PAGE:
Use the process and take the time to practice.
Although the MDMP seems like a lot of work, it becomes part of your normal battle rhythm, after your team completes it once. It also helps each staff section write their portion of the OPORD. Depending on multiple COAs or a directed COA, OPORD publication and OPORD briefing are next presented to subordinate commanders, followed immediately by a 5- to 10-minute verbal confirmation brief. Subordinate commands are then allowed time to conduct their analysis and present a back brief later to the commander to ensure they fully understand their tasks and purposes. This back brief further allows the commander to understand the tactical situation to influence the operational and strategic levels for resources or additional coordination as required. The mission is not done until the after action review (AAR) is complete and in writing. The AAR becomes the baseline for planning the next event.
“Lifelong learning is a professional obligation for all Army professionals that includes actively offering and accepting coaching, counseling, and mentoring.” — Army Doctrine Publication (ADP) 6-22, Army Leadership and the Profession, July 2019.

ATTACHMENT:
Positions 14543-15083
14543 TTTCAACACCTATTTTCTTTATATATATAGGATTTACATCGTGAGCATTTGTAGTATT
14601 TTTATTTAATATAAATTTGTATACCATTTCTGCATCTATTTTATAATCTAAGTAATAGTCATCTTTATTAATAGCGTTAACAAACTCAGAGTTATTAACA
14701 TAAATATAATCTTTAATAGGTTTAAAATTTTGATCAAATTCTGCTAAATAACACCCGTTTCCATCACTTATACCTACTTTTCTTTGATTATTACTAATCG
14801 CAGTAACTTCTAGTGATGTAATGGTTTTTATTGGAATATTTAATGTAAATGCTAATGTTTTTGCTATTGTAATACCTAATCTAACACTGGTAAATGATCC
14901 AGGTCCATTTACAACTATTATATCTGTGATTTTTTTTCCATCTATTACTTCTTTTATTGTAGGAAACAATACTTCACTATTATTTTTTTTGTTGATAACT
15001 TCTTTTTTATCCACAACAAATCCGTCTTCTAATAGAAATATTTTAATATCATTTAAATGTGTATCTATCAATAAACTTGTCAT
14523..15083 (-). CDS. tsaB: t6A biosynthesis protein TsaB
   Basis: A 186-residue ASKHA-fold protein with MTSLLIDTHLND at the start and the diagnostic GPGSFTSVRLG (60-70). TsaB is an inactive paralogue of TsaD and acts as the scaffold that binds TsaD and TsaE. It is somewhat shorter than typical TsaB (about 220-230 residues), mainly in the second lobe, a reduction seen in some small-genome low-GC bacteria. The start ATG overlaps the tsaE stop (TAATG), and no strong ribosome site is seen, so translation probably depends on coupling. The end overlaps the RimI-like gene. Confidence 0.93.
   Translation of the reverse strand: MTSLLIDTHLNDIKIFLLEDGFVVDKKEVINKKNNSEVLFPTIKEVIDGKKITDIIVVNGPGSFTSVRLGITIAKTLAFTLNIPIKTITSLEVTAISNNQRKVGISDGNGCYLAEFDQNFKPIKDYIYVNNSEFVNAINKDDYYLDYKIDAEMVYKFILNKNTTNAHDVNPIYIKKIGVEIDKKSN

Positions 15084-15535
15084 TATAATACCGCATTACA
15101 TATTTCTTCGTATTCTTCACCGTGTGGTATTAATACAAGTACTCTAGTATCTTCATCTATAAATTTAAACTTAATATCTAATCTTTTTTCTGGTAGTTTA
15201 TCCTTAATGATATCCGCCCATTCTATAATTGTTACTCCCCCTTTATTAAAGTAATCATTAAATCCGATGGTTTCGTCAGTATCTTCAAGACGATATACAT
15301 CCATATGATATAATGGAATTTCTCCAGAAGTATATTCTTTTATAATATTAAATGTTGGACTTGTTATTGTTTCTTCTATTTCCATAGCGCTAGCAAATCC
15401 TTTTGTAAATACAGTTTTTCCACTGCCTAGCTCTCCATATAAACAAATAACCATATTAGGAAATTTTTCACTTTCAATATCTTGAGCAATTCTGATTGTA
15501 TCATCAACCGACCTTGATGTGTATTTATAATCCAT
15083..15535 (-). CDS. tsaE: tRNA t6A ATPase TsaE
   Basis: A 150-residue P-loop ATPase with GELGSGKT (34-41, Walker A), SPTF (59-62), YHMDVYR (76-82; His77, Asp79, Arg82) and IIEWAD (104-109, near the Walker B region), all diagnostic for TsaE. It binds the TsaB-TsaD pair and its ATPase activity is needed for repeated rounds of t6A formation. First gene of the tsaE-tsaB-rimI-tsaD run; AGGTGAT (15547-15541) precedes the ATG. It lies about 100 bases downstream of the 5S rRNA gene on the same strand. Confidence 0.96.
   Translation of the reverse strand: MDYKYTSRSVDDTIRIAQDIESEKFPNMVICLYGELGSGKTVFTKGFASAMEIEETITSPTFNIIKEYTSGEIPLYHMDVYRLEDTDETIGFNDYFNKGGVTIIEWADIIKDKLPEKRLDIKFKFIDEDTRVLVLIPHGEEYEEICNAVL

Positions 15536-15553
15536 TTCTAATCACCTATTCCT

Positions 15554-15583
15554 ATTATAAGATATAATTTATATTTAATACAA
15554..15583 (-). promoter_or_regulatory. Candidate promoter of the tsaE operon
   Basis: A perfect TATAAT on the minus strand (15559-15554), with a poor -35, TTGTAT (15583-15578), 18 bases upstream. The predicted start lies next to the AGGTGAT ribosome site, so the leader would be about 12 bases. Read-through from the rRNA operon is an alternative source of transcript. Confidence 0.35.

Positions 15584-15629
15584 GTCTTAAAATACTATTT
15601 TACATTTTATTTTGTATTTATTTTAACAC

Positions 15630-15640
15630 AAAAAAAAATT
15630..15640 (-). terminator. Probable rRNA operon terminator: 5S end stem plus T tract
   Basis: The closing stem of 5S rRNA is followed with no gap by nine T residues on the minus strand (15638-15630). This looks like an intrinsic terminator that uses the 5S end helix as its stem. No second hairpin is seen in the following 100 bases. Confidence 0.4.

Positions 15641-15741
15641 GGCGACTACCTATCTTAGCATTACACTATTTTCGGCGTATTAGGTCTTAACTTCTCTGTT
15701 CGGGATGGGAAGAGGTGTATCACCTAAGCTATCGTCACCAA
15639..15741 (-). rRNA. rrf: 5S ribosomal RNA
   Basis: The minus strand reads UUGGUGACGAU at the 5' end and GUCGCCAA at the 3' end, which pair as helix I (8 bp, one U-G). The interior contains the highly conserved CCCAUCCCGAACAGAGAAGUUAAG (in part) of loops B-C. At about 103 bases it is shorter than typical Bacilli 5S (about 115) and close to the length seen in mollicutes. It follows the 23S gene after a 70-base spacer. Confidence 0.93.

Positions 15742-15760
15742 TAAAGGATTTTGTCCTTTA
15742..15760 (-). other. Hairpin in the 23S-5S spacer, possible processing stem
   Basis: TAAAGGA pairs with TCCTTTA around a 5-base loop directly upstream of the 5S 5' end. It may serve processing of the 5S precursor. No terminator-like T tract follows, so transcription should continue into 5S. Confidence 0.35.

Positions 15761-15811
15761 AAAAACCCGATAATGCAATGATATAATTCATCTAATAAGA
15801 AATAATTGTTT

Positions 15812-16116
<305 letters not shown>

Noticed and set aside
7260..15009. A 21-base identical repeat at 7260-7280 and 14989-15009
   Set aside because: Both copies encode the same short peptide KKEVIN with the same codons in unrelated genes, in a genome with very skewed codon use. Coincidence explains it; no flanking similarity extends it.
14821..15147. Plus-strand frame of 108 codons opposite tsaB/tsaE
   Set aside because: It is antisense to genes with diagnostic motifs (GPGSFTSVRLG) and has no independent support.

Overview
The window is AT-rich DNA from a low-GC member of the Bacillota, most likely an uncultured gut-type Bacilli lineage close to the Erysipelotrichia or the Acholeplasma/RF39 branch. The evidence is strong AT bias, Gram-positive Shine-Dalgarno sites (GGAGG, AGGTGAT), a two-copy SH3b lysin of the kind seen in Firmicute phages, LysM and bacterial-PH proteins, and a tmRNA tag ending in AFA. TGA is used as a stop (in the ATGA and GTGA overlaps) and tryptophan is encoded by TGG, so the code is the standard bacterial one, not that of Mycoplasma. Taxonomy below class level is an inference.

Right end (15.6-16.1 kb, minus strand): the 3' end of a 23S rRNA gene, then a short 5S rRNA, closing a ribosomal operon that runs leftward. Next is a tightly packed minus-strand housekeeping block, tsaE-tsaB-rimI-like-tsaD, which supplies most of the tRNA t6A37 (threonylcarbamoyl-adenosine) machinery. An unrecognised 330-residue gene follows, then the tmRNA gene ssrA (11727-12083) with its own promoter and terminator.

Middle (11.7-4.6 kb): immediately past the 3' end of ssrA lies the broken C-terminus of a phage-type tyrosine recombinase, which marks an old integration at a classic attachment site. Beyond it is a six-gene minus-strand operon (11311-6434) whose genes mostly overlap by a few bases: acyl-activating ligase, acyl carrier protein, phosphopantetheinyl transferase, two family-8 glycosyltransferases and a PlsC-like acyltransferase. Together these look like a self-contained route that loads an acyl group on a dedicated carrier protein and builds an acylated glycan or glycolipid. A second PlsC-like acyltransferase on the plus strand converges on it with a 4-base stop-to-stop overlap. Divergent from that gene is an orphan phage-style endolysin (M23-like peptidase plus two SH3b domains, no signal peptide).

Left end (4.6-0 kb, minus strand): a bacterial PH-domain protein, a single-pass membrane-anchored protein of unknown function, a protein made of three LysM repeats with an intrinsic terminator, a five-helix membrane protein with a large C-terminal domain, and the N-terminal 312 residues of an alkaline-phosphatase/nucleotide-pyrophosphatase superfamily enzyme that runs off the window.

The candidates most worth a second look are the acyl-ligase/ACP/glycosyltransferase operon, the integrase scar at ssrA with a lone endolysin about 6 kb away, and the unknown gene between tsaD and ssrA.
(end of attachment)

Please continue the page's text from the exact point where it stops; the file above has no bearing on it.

Take the time during counseling to discuss the MDMP and why it is important.
There are two publications normally on my desk: the MDMP Handbook, dated May 2015, from the Center for Army Lessons Learned, and a battle staff reference book I use during initial and periodic counseling or progress reviews. Each staff section has a part during the MDMP, and it is important to provide a clear understanding of my expectations up front to those I rate and senior rate. I added this discussion in the counseling sessions to explain everyone participates in the MDMP and should be prepared to participate with their running estimate and to highlight how the MDMP reduces the stovepipes across the staff. Finally, I explain how the MDMP allows for cross communication and collaboration among the staff and provides opportunities to learn together.